Patients were asked to complete an anonymous structured questionnaire on sexual behavior. The questionnaire was not validated; 14 self-reported questions were asked on the number of partners, genital intercourse, oral intercourse, and history of sexually transmitted diseases (STDs) (attached as supplementary document available online at doi:

2.2. Surgical, Gynecological, and Dental Visits

During the gynecological and surgical visits, cervical specimens (women) and anal specimens (men) were collected to analyze cytology and detect HPV. Oral specimens were obtained during the dentistry visit for both sexes for the same analyses.

In particular, the oral sample was obtained by scraping the walls of the oropharyngeal cavity and gums using a dermatologic curette (a scalpel with blade ring and a diameter of 7 mm) with tangential movements at about 30 degrees on the mucosal. Then with the help of a Heidemann spatula, the material collected was smeared on a slide for citologyc analysis. Another sample obtained in the same way was collected in liquid-based cytology medium (PreservCyt-Hologic) for HPV detection and genotyping.

2.3. Cytology

Anal, cervical, and oral cytology samples were collected using a Dacron swab to perform a pap smear. The cytology was read by expert cytopathologists, with expertise in oral cytology and classified according to the 2001 Bethesda System terminology as negative, atypical squamous cells of undetermined significance (ASC-US), atypical squamous cells that cannot exclude high-grade SILs (ASC-H), low-grade SILs (LSILs), high-grade SILs (HSILs), or carcinoma [14]. Unsatisfactory oral, cervical, or anal cytology results due to insufficient cellularity were excluded from cytological classification.

2.4. HPV Detection and Genotyping

Specimens from the cervical, oral, and anal mucosae were collected in liquid-based cytology medium (PreservCyt-Hologic). Total DNA was extracted using a commercial kit (QIAamp DNA Blood Mini KIT, Qiagen). HPV DNA was detected with PCR using both the L1 consensus primers MY09/MY11 [15] and the E6/E7 consensus primers PU-1M/PU-2R [16]. Viral genotyping was performed using a direct sequencing kit (BD Terminator Kit v 1.1, Applied Biosystems, Life Technologies) on an automated capillary electrophoresis sequencer (ABI3130, Applied Biosystems, Life Technologies). The sequences obtained were blasted against the NCBI nucleotide DNA database using the Basic Local Alignment Search Tool (BLAST: to identify the viral genotype. The oncogenic risk of the different viral genotypes was defined according to the epidemiologic classification by Muñoz et al. [17].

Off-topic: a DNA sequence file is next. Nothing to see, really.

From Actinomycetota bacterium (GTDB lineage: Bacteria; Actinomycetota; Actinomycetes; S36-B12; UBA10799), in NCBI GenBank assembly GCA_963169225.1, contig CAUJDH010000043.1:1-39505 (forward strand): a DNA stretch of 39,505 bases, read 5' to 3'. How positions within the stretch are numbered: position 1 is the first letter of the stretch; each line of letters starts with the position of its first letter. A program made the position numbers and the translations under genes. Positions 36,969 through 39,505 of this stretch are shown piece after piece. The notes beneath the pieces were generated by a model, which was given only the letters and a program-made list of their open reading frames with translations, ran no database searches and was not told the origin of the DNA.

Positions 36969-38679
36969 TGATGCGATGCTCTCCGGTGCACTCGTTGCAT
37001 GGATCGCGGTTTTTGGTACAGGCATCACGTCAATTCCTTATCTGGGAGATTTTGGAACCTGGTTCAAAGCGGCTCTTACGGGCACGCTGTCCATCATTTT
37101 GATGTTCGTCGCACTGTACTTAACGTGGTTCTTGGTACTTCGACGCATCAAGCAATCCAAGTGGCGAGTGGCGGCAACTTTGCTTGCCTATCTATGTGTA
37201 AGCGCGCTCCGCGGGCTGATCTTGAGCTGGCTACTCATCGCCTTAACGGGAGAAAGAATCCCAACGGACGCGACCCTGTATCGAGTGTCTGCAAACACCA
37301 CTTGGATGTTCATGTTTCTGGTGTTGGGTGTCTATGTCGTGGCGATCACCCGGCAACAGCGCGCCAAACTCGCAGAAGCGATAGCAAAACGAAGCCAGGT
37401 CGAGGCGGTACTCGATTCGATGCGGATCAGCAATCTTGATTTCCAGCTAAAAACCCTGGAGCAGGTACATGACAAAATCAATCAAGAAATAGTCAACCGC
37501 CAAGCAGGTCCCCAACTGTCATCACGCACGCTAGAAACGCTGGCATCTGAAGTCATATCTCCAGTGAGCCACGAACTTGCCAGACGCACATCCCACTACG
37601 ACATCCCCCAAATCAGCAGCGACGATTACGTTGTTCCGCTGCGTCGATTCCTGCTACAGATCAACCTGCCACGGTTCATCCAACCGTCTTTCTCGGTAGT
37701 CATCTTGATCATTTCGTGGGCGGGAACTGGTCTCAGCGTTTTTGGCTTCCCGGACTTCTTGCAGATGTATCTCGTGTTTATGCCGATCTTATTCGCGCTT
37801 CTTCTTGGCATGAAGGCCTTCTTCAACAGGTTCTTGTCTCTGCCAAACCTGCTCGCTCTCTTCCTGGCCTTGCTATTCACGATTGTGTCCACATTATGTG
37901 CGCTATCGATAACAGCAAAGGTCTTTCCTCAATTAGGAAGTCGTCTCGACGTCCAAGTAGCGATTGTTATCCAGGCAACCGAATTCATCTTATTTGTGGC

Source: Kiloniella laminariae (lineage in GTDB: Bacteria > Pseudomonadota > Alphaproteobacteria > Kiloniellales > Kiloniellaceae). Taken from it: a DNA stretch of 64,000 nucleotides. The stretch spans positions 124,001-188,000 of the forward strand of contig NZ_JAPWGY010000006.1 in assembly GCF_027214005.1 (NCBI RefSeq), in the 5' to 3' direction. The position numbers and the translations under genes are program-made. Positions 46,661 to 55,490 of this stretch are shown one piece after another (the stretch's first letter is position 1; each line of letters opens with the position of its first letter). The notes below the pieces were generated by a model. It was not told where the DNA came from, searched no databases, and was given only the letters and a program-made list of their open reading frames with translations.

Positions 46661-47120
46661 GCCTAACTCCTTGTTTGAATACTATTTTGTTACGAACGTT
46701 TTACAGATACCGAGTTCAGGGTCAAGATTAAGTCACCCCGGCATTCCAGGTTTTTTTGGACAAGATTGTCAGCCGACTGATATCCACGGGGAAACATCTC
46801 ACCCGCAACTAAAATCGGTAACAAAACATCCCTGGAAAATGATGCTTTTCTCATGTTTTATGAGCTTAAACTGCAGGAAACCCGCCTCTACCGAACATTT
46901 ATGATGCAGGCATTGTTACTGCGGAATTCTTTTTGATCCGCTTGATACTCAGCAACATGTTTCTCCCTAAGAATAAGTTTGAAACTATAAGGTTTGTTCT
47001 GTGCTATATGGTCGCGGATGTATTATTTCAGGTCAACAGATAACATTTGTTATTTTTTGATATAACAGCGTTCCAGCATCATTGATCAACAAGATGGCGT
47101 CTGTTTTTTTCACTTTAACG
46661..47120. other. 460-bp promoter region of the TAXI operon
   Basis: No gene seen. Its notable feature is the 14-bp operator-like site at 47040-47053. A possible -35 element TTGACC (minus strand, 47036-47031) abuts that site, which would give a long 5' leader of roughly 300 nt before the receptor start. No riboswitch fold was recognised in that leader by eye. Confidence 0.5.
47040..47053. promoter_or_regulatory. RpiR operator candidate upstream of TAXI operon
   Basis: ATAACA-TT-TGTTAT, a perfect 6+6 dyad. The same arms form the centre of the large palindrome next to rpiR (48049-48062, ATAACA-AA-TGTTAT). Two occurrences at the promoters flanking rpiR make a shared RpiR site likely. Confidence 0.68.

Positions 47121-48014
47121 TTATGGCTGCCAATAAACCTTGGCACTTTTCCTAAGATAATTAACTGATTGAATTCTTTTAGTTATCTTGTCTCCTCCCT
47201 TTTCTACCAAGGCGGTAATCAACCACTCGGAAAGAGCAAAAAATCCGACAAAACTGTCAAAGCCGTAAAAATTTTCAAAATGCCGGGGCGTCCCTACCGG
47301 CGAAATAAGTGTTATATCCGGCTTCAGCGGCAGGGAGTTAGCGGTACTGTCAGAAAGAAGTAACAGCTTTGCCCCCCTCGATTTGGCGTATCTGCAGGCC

2.5. Statistical Analyses

Demographic and immunovirological characteristics of the population were summarized using absolute numbers and percentages for categorical variables and medians and interquartile ranges (IQRs) for continuous variables.

Categorical and continuous parameters were compared between HPV-negative and HPV-positive patients of the entire study population using Pearson’s chi-square test and the Mann-Whitney test.

Two univariate and multivariate logistic regression analyses were performed to explore factors associated with anal (model 1) and cervical (model 2) dysplasia in men and women, respectively. The following variables were included in the model: age, exposure categories for HIV infection (MSM versus no MSM and heterosexual women versus other exposure categories), CDC stage C (according to CDC 1993 revised HIV classification of Center of Diseases and Control of Atlanta; the system is based on 3 ranges of CD4 counts and 3 clinical categories; C category includes all the AIDS defining diseases) [4], ongoing HAART (yes versus no), CD4+ T-cell Nadir count, and presence of HPV (LR and/or HR versusnegative).

The analyses were performed using SPSS software (version 18.0).

3. Results

3.1. Patient Characteristics

A total of 277 HIV-positive patients were enrolled, and 97 (35.0%) were females. Female prevalence of the study population is consistent with the gender distribution in our clinic, with around 2/3 of patients that were males and 1/3 females, according to Italian data [18]. Demographic variables of the study population were similar to those of all patients attending our clinic (data not shown). The median age was 42 years (interquartile range-IQR: 35–47). Sexual transmission was the most frequent route of infection for both men (136/180 infected by homosexual and 29 by heterosexual intercourse) and women (69/97 infected by heterosexual intercourse), as self-declared by the patients during the first visit at the clinic and reported in the medical history charts. Only 47 patients (17%) were in CDC group C; 222 (80.1%) were on HAART. Women had a longer duration of documented HIV infection (median, IQR: 143, 55–210 versus 52, 24–411 months; ), lower CD4 counts at Nadir (median, IQR: 205 cells/mmc, 120–288 versus 273 cells/mmc, 163–397; ), and a longer duration of HAART (median, IQR: 70, 33–152 versus 44, 22–130.5 months; ) compared with men. Demographic characteristic of the study population according to HPV infection status are shown in Table 1. A total of 117 (65.0%) men and 36 (37.1%) women completed the questionnaire on sexual behavior, and 60% reported a positive history of STDs. Men declared more than 25 sexual partners lifelong (61/117 versus 10/36; ) and anal intercourse (98/117 versus 14/36; ) more frequently than women; oral intercourse was reported by 87% of patients (see Table 2). A total of 44% of the 277 enrolled patients did not complete the survey.

CharacteristicsHPV negative
HPV positive

Age*42.5 (38–49)41 (35–47)0.119
Male°35 (46%)145 (72%)0.0001
Exposure categories°0.0001
 MSM17 (22%)117 (58%)
 Heterosexual35 (46%)62 (31%)
 IDUs23 (31%)22 (10%)
 Vertical1 (1%)0
CDC C°18 (24%)29 (14%)0.067
HIV duration (mths)*120 (39–181)68 (29–169)0.028
CD4+ T cells/mmc*462 (346–636)480 (357–665)0.710
Nadir CD4+ T cells/mmc*209 (139–287)271 (157–392)0.006